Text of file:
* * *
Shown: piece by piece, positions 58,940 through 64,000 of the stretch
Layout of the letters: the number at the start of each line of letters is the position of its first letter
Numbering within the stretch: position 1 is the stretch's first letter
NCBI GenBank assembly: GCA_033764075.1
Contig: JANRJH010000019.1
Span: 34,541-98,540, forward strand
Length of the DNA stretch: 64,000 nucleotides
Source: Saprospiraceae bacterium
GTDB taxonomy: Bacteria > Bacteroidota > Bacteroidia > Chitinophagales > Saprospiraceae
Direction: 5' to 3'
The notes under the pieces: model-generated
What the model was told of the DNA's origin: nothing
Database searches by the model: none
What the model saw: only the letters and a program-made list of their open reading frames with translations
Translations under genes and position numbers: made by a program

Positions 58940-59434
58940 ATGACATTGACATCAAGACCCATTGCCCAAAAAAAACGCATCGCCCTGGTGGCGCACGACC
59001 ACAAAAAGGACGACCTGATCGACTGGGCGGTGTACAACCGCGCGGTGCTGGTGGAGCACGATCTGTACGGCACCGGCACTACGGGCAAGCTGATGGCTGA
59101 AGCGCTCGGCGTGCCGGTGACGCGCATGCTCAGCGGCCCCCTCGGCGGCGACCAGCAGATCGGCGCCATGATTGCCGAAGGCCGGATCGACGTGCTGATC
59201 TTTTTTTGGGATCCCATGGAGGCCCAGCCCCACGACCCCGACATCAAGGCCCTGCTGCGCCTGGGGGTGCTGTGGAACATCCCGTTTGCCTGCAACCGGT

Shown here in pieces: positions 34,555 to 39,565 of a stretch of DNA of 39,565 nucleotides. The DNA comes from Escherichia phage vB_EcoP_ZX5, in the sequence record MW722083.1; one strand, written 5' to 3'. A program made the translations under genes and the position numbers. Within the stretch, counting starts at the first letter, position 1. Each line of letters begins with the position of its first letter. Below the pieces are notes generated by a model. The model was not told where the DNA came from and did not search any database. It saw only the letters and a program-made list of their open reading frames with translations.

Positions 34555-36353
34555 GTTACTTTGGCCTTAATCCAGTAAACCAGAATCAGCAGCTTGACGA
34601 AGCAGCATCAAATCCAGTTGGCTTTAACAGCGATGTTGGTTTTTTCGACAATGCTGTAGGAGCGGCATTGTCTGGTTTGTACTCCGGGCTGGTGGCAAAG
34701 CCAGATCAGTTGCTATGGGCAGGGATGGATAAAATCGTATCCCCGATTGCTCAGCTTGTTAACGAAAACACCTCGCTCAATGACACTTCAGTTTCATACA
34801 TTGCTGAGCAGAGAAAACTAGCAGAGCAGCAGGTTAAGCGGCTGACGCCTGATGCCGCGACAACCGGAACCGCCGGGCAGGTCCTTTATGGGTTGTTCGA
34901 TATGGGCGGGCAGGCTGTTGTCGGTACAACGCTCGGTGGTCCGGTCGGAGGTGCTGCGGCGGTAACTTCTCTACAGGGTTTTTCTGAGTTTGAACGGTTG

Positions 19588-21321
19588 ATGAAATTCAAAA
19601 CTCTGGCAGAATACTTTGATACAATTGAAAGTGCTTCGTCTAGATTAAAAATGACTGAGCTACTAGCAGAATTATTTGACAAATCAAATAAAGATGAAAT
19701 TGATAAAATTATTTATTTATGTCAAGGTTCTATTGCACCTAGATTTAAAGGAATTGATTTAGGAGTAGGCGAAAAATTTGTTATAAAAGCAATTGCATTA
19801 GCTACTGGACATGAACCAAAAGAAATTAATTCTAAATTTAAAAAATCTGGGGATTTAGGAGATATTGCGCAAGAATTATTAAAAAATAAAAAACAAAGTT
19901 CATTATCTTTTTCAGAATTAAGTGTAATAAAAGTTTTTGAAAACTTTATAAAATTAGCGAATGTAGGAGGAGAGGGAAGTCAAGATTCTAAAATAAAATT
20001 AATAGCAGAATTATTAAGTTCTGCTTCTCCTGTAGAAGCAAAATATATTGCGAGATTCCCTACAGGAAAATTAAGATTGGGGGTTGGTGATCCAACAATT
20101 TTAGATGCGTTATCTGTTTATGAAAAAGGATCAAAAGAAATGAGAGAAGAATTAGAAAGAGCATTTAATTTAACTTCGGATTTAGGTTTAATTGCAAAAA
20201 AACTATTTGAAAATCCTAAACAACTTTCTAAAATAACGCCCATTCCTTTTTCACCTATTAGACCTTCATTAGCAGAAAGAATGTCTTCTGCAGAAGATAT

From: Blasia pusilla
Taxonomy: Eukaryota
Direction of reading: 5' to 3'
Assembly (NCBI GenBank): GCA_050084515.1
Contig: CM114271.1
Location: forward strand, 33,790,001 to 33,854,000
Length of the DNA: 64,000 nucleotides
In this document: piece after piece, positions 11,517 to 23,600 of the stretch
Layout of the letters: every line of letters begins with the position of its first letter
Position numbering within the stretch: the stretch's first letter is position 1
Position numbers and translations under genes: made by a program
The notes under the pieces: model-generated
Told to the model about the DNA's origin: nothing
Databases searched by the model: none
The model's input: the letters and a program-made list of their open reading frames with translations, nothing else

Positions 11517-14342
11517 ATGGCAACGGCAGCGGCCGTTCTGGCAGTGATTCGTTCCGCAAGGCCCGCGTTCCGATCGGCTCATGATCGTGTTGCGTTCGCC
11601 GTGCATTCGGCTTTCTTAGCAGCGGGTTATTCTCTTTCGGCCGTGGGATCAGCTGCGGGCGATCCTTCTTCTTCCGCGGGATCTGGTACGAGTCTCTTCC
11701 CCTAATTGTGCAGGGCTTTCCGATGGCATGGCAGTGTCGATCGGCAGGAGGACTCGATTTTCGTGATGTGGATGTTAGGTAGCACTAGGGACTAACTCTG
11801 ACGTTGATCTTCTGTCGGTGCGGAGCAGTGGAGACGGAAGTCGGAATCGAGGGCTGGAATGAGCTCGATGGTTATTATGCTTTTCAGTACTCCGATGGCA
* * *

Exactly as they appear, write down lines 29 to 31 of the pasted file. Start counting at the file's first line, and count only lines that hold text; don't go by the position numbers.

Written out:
19588 ATGAAATTCAAAA
19601 CTCTGGCAGAATACTTTGATACAATTGAAAGTGCTTCGTCTAGATTAAAAATGACTGAGCTACTAGCAGAATTATTTGACAAATCAAATAAAGATGAAAT
19701 TGATAAAATTATTTATTTATGTCAAGGTTCTATTGCACCTAGATTTAAAGGAATTGATTTAGGAGTAGGCGAAAAATTTGTTATAAAAGCAATTGCATTA